AGE spoke at a briefing organised in the margins of the work of the UN Committee of the Rights of Persons with Disabilities (CRPD) on 19th August 2016 to discuss the rights of older persons with civil society and member states.
The aim of this briefing, which was supported by Age International and the NGO Committee on Ageing, was to present to the members of the CRPD committee the current state of discussions in the UN Open-Ended Working Group on Ageing (OEWG), the main arguments in favour and against a Convention on the rights of older persons and what specific rights such new instrument might include. In additions, intersections with disability rights were also considered.
Mr. Klemen Ponikvar, from the Permanent Mission of the Republic of Slovenia gave on overview of the outcomes of the OEWG so far and expressed his country’s commitment for a strengthened protection of older people’s rights. Slovenia is open to the idea of the possibility of new UN instrument for older persons and has also recently organised a high-level event on the same topic.
Nena Georgantzi, Policy Officer of AGE Platform Europe explored some of the deep structural and cultural factors that impede older people from enjoying their rights like everyone else. She stressed that this debate should not be about creating a scheme of special protection or a separate category of the population, but about ensuring that rights do not diminish or become of less importance as we age. She moreover put forward some concrete ideas for collaboration with the CRPD committee and exposed several cases of discrimination against older people with disabilities.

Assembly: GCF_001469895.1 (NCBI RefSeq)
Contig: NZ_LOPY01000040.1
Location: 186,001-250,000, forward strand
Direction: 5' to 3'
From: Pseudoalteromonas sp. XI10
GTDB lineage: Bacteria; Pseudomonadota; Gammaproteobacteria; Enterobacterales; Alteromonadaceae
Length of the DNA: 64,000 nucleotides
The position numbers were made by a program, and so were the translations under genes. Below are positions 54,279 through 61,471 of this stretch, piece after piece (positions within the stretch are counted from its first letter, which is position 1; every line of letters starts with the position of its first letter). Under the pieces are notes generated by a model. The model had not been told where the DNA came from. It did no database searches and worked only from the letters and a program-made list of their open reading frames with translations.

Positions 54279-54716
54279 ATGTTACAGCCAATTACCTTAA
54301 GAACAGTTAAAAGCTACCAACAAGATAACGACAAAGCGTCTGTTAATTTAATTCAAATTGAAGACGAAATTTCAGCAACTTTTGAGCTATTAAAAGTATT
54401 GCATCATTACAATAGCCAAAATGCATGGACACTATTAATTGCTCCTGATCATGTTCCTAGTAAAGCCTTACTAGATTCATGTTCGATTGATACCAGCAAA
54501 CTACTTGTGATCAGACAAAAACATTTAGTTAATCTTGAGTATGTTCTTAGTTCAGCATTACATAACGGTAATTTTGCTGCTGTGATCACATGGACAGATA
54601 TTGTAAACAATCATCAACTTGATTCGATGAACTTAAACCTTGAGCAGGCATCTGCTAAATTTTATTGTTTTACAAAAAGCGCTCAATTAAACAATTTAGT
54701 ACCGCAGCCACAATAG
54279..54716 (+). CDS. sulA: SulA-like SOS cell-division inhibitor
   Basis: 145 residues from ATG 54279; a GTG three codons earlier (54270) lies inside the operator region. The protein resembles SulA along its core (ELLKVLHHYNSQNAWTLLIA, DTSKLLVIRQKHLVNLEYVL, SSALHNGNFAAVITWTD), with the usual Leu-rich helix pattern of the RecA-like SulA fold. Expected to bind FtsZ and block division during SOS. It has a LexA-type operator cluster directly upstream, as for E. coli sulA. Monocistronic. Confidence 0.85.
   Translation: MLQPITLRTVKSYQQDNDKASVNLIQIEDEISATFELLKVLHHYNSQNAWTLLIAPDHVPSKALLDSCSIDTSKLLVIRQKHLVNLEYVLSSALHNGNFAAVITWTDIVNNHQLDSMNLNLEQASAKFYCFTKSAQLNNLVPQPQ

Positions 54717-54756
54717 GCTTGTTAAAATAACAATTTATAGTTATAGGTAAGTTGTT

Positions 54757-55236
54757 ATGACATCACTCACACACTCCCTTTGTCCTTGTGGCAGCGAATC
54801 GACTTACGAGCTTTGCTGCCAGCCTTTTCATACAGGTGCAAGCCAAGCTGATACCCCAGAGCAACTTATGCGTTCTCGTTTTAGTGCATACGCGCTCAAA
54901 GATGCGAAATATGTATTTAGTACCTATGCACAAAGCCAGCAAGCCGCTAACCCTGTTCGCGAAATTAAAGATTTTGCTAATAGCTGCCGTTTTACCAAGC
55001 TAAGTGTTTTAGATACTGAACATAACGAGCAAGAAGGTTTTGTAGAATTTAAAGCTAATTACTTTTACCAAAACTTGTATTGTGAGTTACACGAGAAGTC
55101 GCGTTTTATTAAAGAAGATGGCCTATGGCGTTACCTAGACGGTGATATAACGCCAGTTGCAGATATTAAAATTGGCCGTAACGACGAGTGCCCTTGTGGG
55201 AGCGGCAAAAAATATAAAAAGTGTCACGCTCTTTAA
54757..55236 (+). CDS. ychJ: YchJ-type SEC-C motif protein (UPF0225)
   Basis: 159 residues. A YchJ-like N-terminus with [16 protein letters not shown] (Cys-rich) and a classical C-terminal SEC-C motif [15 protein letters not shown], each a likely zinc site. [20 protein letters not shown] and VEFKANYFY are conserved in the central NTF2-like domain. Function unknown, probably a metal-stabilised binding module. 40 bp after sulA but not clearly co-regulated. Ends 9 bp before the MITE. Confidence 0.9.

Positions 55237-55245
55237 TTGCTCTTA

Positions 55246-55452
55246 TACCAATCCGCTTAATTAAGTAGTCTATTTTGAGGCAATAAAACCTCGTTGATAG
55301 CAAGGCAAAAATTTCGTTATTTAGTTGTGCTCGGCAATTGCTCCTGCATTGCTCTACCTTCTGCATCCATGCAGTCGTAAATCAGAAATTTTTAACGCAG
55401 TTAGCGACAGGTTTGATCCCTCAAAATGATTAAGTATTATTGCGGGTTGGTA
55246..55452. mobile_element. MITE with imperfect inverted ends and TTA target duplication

Members of the Committee expressed a real interest in the views of older people and called on NGOs to send information about the situation of older people when the Committee is evaluating country reports. Only if they receive such information by older people’s organisations will the committee be able to address the structural disadvantages that older people with functional limitations face, the experts explained. In addition they were interested in how innovative solutions are used to support the rights of older people and whether laws and policies enshrine the role of such assistive technologies. The expert from Uganda briefly presented the situation of older people in his country and also suggested that purely chronological definitions of old age make little sense in those developing countries with lower life expectancies. Members of the CRPD committee and civil society welcomed the opportunity to work more closely together while recognising that attention should be made so that the conventions’ standards/achievements/ are not put in question.
AGE hopes that this was the first of many future exchanges with the CRPD committee and will continue working with our members to raise awareness of the disability convention and contribute to the committee’s work. A report of this event will be presented at the next meeting of the OEWG in December 2016.
For more information, you may contact Nena Georgantzi, Policy Officer for Human Rights, email@example.com